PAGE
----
The men sang a courtship song for me (err…I hope that they were giving me a cultural demonstration and not actually courting me if you know what I mean) and they told me about their dating rituals.  You ask a girl’s father if you can date her.  If so, you will date for a month or so and then determine if you want to marry.  If you do, then you raise bride price, usually with family members helping out and you get married.  It’s all pretty cut and dried.  I described dating in the U.S. and how my sister was seeing a guy for years.  First it was on and then off, then they needed time apart and then they were inseparable, and then they were…four years later it was finally and firmly determined that…no wait..she wasn’t so sure anymore.  One of the villagers commented, “She sounds indecisive.”  “Bingo!  You’ve got it!” I replied.  They all agreed that they prefer their system of dating.  One guy asked if he could marry my sister.  I told him I’d get back to him on that.

The basis of Mengino and in fact the entire backcountry of the region is agriculture, most of which is subsistence based.  Every single family has land with a farm and pretty much every day they dedicate part of it to taking care of their crops.  There is some trade in crops with the “outside” world.  While this is limited, it is their primary source of cash income.  For example, Robert spends a lot of time ferrying coffee from the highlands interior to the coffee exchange in Goroka.  There is a system set up to keep track of how much they sell and how they get paid.  When a person needs to buy a shovel for their garden, it’s paid for primarily by this trade.  There were some efforts to move the villages into raising vanilla when I was there.  Coffee is a fairly bulky crop, while vanilla is one that is significantly smaller and less money would be spent on transporting it but at that time coffee was king (and queen).

They brought me into the gardens to show me how they raised their food. Several people had tarps in the center of the village covered in coffee beans drying in the sun.  Other crops that are very common are taro and kaukau (sweet potato).  Both of these are very common in the highlands diet and spend anytime there and you’ll be sure to have plenty.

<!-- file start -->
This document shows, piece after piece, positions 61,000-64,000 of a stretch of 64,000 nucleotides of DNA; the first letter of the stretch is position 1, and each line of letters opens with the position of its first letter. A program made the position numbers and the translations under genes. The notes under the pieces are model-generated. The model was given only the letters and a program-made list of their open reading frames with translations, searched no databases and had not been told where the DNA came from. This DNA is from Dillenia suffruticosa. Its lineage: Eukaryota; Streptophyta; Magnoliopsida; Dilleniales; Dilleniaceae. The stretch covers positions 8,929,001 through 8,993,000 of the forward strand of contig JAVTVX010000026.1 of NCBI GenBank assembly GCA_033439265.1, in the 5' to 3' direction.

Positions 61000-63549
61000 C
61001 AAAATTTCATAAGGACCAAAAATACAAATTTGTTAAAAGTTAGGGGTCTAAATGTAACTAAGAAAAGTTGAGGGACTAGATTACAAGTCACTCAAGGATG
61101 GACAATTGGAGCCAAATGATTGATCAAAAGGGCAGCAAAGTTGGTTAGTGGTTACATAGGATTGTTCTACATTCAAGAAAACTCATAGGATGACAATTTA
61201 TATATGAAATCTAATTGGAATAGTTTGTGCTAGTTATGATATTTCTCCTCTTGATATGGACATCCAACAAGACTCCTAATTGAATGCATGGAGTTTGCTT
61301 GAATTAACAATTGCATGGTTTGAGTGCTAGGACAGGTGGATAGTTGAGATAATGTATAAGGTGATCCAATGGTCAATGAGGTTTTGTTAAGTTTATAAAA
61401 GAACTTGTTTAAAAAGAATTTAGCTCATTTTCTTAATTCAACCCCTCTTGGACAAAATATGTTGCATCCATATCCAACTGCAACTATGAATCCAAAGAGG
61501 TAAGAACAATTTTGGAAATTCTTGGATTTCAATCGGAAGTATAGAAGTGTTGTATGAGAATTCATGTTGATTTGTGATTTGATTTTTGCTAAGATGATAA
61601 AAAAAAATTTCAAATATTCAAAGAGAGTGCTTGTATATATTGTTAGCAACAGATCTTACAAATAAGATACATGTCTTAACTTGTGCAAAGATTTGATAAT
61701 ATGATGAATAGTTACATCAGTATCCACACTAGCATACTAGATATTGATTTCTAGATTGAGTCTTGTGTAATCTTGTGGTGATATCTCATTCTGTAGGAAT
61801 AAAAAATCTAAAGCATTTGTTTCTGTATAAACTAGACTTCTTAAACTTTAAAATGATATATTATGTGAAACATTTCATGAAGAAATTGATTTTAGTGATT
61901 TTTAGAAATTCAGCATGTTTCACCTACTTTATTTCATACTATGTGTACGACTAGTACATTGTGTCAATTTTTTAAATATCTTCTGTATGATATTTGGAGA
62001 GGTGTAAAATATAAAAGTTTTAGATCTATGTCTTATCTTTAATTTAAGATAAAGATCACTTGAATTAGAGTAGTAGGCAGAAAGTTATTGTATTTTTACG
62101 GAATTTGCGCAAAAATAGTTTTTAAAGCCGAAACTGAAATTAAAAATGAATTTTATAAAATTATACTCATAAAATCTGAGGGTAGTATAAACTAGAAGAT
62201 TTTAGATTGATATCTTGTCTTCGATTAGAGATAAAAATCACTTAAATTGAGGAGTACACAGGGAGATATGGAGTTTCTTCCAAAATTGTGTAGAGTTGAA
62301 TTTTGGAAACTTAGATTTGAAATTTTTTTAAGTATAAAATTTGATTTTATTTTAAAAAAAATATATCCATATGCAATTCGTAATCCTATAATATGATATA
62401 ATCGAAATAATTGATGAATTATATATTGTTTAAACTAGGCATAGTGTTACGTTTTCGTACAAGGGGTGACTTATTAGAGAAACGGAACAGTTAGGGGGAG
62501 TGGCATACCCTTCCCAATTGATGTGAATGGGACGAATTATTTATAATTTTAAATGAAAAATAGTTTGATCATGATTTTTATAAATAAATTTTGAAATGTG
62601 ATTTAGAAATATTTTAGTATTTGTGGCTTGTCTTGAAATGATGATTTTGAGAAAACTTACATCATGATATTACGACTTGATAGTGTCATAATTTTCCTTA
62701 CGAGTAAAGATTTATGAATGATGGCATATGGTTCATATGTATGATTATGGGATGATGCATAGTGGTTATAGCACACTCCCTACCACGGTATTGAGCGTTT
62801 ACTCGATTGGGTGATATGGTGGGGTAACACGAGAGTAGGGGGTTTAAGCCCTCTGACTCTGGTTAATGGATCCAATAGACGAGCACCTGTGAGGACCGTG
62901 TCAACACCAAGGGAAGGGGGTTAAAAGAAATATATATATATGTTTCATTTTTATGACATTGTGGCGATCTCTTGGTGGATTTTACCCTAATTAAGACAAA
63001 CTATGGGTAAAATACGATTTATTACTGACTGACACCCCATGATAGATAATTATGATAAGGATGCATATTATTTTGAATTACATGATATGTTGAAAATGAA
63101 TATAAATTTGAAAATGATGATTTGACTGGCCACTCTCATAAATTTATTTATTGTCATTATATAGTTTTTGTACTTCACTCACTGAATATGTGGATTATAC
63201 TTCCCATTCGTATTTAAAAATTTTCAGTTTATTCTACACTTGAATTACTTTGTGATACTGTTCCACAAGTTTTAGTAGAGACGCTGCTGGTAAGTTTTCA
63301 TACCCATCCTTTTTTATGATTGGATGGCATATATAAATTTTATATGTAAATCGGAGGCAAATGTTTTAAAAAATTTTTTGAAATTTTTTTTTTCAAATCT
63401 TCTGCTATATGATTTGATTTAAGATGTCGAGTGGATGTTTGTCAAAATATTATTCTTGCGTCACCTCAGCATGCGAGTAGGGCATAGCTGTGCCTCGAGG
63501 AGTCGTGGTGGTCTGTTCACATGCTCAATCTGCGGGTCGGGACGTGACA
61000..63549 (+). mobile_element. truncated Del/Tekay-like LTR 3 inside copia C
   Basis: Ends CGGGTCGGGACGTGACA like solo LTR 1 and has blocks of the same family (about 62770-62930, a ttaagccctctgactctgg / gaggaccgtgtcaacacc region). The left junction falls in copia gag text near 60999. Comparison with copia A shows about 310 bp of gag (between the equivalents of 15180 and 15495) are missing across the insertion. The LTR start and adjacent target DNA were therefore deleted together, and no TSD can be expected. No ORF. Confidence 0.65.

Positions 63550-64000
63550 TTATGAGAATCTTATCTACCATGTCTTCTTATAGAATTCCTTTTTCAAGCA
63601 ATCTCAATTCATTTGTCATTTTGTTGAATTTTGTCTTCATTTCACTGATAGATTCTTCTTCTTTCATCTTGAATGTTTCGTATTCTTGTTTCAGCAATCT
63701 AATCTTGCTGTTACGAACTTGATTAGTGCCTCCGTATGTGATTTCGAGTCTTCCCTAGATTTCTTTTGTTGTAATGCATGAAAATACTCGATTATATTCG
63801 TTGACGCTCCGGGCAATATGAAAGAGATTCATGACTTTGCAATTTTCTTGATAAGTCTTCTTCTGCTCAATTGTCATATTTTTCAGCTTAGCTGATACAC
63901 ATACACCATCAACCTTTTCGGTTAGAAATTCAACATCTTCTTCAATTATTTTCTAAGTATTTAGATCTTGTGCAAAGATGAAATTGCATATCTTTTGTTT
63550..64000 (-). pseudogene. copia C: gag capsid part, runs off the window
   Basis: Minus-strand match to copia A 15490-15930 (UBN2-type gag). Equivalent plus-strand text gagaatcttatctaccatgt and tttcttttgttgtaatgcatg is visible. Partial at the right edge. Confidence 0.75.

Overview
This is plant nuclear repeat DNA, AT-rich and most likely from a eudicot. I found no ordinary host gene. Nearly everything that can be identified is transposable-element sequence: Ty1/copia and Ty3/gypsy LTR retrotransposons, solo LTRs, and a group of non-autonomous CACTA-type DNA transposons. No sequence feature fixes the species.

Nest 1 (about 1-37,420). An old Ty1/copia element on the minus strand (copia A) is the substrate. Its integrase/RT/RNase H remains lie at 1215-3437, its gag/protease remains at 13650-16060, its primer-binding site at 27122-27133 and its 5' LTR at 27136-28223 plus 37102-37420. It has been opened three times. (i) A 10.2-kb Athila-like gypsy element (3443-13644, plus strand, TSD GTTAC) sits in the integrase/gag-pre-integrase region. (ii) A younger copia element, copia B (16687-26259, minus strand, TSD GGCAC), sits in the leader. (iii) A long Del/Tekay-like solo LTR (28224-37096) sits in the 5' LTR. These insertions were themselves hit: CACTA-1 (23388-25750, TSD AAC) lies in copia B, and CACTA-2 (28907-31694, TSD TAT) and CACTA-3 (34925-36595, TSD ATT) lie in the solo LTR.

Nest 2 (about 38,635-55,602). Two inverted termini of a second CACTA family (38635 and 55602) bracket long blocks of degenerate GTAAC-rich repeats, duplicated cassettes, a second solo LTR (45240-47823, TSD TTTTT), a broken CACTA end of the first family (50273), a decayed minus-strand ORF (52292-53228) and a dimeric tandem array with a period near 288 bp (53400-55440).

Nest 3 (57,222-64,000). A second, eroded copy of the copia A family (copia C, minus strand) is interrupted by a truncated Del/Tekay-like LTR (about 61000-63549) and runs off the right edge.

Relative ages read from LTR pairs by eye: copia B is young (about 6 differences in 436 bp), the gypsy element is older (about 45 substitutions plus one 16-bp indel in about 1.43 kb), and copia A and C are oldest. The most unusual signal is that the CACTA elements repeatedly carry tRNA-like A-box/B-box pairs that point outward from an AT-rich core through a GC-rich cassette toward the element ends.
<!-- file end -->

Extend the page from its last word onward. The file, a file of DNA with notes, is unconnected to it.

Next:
Nimson and I talked a lot about village life and his role in it.  There had never been a government official in Mengino and if one came, he would tell them to go away and leave them alone.  They are absolutely, completely indifferent to what happens in the capital, Port Moresby.  The only interaction they have with the government is they pay some tax on the coffee they sell.  He mentioned that he maintained the village “court system.”   If there was a fight in the village, Nimson would talk to the people involved and make a decision as to how to deal with it and it would all be taken care of quite quickly.  There was one fight when I was there that everyone went running to see, but I felt it best to hold back and keep a distance.  I explained our judicial system of the preliminary hearings, the pleading of innocence or guilt, the jury trial, the lawyers, the months of time and expense, the appeals court and the like.  The people shook their heads.  Like dating, they preferred their system of justice. 

Nimson and I spent a long time talking in the afternoon.  I told him of the guy who so enjoyed our conversations and how he laughed so much.  An hour later, the Laughing Man sat down outside the hut.  I said, “That’s the one who laughed so hard.”  He responded, “Him?  That’s my brother, he’s deaf and dumb!”  I can be pretty animated when talking so he must have been responding to my gestures but either way, it appears that we both got a lot out of our encounters and that’s good.  Maybe there is some sort of universal language.  Nimson discussed some of the needs of the village, specifically medical needs.  He has medical training and can utilize whatever supplies I could help them with.  He did write down some things he could use and I agreed to help them.  I’m all for trying to help the village as long as it’s not supplying “gifts” which would only be used by a single person.  During our talks, for some reason I mentioned McDonalds.  Not one single person had any idea what that was.  You know, I’m really liking these people.